Diabetes Mellitus


Published on

Diabetes Mellitus Type 2

Published in: Health & Medicine
1 Like
  • Be the first to comment

No Downloads
Total views
On SlideShare
From Embeds
Number of Embeds
Embeds 0
No embeds

No notes for slide

Diabetes Mellitus

  1. 1. By: Abdul Qahar
  2. 2. The name “diabetes mellitus means sweet urine. It stems from ancient times when physicians would taste a patients urine as a part of a diagnosis.
  3. 3.    Diabetes is the growing health problem in the United States and has risen about six fold since 1950. Its now affecting about 17 million Americans and one third of those Americans (5.9 million) don’t even now they have the disease. Today, not only are adults being diagnosed with this disease, but its also affecting today’s youth.
  4. 4.  Diabetes mellitus (DM) is a group of diseases characterized by high levels of blood glucose resulting from defects in insulin production, insulin action, or both.  The term diabetes mellitus describes a metabolic disorder of multiple aetiology characterized by chronic hyperglycaemia with disturbances of carbohydrate, fat and protein metabolism resulting from defects in insulin secretion, insulin action, or both.  The effects of diabetes mellitus include long–term damage, dysfunction and failure of various organs.
  5. 5.  The development of diabetes is projected to reach pandemic proportions over the next10-20 years.  International Diabetes Federation (IDF) data indicate that by the year 2025, the number of people affected will reach 333 million – 90% of these people will have Type 2 diabetes.  In most Western societies, the overall prevalence has reached 46%, and is as high as 10-12% among 60-70-year-old people.
  6. 6.  Was previously called non-insulin-dependent diabetes mellitus (NIDDM) or adult-onset diabetes.  Type 2 diabetes may account for about 90% to 95% of all diagnosed cases of diabetes.  It usually begins as insulin resistance, a disorder in which the cells do not use insulin properly. As the need for insulin rises, the pancreas gradually loses its ability to produce insulin.  Type 2 diabetes is associated with older age, obesity, family history of diabetes, history of gestational diabetes, impaired glucose metabolism, physical inactivity, and race/ethnicity.  Type 2 diabetes is increasingly being diagnosed in children and adolescents.
  7. 7.  Glucose is a simple sugar that provides energy to all cells in the body  The cells take in glucose from the blood and break down it for energy most of this is used for fuel.  Glucose come from the food we eat
  8. 8.  Glucose gets absorbed from the intestines and distributed by the bloodstream to all cells.  The body tries to maintain a constant glucose concentration in the blood.  So, when we over supply on glucose, our body stores the excess in the liver and muscles by making glycogen When glucose is in short supply, the body makes glucose from stored glycogen or from the food that’s been eaten.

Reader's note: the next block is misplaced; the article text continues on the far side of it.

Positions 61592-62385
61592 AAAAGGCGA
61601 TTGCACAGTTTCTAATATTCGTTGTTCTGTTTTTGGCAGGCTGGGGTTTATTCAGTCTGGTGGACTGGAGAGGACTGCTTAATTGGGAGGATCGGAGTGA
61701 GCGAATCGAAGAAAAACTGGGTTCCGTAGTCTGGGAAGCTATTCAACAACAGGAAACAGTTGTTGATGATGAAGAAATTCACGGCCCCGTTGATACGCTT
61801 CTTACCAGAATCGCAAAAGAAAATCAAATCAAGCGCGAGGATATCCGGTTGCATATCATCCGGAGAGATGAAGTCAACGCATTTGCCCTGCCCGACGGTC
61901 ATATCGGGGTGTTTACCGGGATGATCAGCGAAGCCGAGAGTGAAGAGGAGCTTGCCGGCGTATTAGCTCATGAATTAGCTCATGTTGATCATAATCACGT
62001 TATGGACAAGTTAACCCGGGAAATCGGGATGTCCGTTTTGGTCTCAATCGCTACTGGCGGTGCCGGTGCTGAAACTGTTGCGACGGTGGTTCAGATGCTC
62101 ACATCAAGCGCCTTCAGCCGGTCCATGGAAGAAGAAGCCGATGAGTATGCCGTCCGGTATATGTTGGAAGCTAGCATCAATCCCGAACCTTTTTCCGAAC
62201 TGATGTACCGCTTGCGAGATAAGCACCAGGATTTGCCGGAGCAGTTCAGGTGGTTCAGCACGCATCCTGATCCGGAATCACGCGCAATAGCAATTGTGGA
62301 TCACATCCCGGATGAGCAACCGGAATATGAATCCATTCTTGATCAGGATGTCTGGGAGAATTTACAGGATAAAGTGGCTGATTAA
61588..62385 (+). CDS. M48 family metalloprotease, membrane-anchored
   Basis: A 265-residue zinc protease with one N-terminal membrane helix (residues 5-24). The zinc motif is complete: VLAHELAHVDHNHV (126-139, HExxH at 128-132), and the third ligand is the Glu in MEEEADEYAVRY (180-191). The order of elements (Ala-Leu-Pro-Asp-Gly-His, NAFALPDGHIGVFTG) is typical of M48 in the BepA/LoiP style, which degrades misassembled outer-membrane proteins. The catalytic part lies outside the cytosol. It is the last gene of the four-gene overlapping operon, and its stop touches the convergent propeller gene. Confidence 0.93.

9. 9. To maintain a constant blood glucose level, the body relies on two hormones produced in the pancreas that have opposite actions: insulin and glucagon.
  10. 10. Type 2 diabetes is a disease that generally develops over a period of years. People who will eventually develop this disease are insulin resistant several years before their blood sugars become abnormal.  Their bodies try to make up for the higher insulin needs created by insulin resistance by producing more insulin.
  11. 11.  But in Type 2 diabetes, the body ends up producing abnormally high levels of insulin over the years eventually begins to have a negative effect.  The pancreas gradually begins to lose its ability to produce the extra insulin needed to overcome insulin resistance. As body insulin levels fall, blood sugars begin to rise.
  12. 12.  Type 2 diabetes and the insulin resistance that causes it have a strong genetic basis and are made worse by environmental factors, including inactivity, weight gain, and stress.  Most people are overweight at the time their Type 2 diabetes is discovered. Being more active or losing weight may help prevent or delay the development of diabetes .  Type 2 diabetes was once called "Adult-onset Diabetes" but this term is no longer used because it is inaccurate. Type 2 diabetes is on the increase in all age groups, even among children of high school and grade school age.
  13. 13. Who gets Type 2 Diabetes People who are overweight Have a parent or sibling with diabetes Are 40 years of age Have high blood pressure Had diabetes during pregnancy Have the stress of an illness or injury Had a baby that weighed more than 9 pounds at birth.